Barbie turns 50, but looks no worse for wear

This story about Barbie turning 50 in The Catholic Review, newspaper of the Archdiocese of Baltimore, is just plain fun.

Then on top of it, another staffer at the Review decided to get in on the action by blogging about the story, the event and comparing herself to the curvaceous-plastic bombshell.

Lenten page-turners: Out-of-the-box reading for penitential season

During Lent, we welcome extra disciplines into our lives for the sake of growing deeper in our faith and in our love for God and neighbor. One of these disciplines includes spiritual reading.

(full story)

Daniel Medinger reflects on 24 years at The Catholic Review

Daniel Medinger broke into the news business at age 10.

Reporting on stolen bicycles and the introduction of pumpkin-flavored ice cream at the neighborhood ice cream parlor, he posted handwritten articles on telephone poles and in the windows of local businesses in La Crosse, Wis.

(full story)

Arizona parish holds vigil during president’s high school visit

MESA – Hundreds of protesters lined up along Guadalupe Road, waiting to give President Barack Obama a piece of their mind.

(full story)


Clericus Cup kicks off

Argentinean soccer legend Diego Maradona famously attributed his controversial handball goal that helped eliminate England from the 1986 World Cup to “the Hand of God.”

It remains to be seen if any similar “divine intervention” will occur in this year’s Clericus Cup, the annual soccer tournament in Rome between teams representing Catholic seminaries and universities.

(full story)

Confirmed: Meeting took place between Pelosi, S.F. archbishop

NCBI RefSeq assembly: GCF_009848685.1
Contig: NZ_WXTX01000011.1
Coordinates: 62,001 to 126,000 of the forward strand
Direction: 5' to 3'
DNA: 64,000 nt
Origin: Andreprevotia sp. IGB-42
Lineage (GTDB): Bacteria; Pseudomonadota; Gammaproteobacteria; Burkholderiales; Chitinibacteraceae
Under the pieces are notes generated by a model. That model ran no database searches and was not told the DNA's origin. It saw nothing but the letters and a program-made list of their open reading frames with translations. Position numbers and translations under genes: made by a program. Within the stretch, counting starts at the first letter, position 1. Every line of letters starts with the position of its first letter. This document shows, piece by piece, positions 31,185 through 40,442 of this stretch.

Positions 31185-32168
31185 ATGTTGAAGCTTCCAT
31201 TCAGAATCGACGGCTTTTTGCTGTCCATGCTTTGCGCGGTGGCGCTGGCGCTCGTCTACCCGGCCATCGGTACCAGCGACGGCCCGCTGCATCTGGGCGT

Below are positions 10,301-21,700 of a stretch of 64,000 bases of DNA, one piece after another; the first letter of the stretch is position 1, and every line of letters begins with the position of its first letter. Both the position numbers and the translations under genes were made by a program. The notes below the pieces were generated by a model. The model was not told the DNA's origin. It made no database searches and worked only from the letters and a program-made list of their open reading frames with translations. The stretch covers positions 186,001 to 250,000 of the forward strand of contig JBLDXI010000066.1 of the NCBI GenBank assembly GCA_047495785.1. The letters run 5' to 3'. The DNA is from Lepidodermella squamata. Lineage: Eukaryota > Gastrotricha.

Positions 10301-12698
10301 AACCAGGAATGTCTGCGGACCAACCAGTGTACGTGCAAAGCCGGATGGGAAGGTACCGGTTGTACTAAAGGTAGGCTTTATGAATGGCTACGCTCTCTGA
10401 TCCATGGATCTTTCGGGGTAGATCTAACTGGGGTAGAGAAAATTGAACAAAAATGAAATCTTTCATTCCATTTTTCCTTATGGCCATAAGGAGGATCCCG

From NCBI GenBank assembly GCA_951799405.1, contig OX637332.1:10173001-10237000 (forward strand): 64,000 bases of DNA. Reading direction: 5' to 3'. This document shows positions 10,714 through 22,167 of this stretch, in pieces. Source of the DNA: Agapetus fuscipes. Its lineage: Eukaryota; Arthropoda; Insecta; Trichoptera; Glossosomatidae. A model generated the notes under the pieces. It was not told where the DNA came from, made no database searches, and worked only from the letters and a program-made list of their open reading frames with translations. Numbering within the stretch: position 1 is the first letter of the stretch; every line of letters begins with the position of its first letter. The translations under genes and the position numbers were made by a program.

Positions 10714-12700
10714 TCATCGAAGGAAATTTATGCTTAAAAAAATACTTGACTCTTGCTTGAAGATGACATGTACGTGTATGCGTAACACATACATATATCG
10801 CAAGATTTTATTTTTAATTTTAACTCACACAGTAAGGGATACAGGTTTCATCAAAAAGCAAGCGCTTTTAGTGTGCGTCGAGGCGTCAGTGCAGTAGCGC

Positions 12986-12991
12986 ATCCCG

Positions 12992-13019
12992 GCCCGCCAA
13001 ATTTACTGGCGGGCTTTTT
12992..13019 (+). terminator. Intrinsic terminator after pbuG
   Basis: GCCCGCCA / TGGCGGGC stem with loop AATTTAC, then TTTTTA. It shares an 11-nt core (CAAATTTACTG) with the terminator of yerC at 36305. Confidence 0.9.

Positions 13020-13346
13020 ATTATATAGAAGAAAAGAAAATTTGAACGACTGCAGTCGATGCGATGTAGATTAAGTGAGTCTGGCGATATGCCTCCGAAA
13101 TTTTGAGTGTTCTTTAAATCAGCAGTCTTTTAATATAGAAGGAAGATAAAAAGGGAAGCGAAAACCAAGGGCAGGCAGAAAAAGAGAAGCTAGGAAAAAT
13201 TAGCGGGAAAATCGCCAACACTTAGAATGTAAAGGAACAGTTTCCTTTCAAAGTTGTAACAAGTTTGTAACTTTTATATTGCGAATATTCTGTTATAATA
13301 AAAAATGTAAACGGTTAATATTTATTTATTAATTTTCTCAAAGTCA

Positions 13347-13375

Our Sunday Visitor confirmed today that a meeting did take place Feb. 8 between House Speaker Nancy Pelosi and Archbishop George H. Niederauer of San Francisco.

(today’s story)

(earlier posts here and here)

The pope and the prime minister without reporters

VATICAN CITY — When British Prime Minister Gordon Brown met Pope Benedict XVI this morning, there were no reporters present.

Although Vatican protocol allows for five journalists and an equal number of photographers to witness papal meetings with heads of state or heads of government, British rules trump the practice when minors are present.


Britain's Prime Minister Gordon Brown and his wife, Sarah, pictured in 2007 shortly after Brown succeeded Tony Blair as leader of the British government. (CNS/Reuters)

Brown, who turns 58 tomorrow, was accompanied to the papal audience by his wife and their 2-year-old and 5-year-old sons.

The only media representatives present were the Vatican’s own. L’Osservatore Romano, the Vatican newspaper, is expected to release photos of the pope and Brown, but pictures of Pope Benedict with the whole Brown family will be given only to the prime minister.

After the meeting, Brown met with a small group of reporters — but not photographers — and said, “I’m very grateful to the pope for inviting my wife Sarah and my children as well.”

He said he would remember fondly the pope’s “very kind disposition to very young children who were in his presence.”

Brown is visiting Italy as part of his preparation for hosting a meeting in April of the G20 — a forum of representatives of the world’s major industrialized nations and key developing countries. The April meeting is expected to focus on concrete ways to stimulate the global economy and examine mechanisms to guarantee greater responsibility and accountability in financial markets.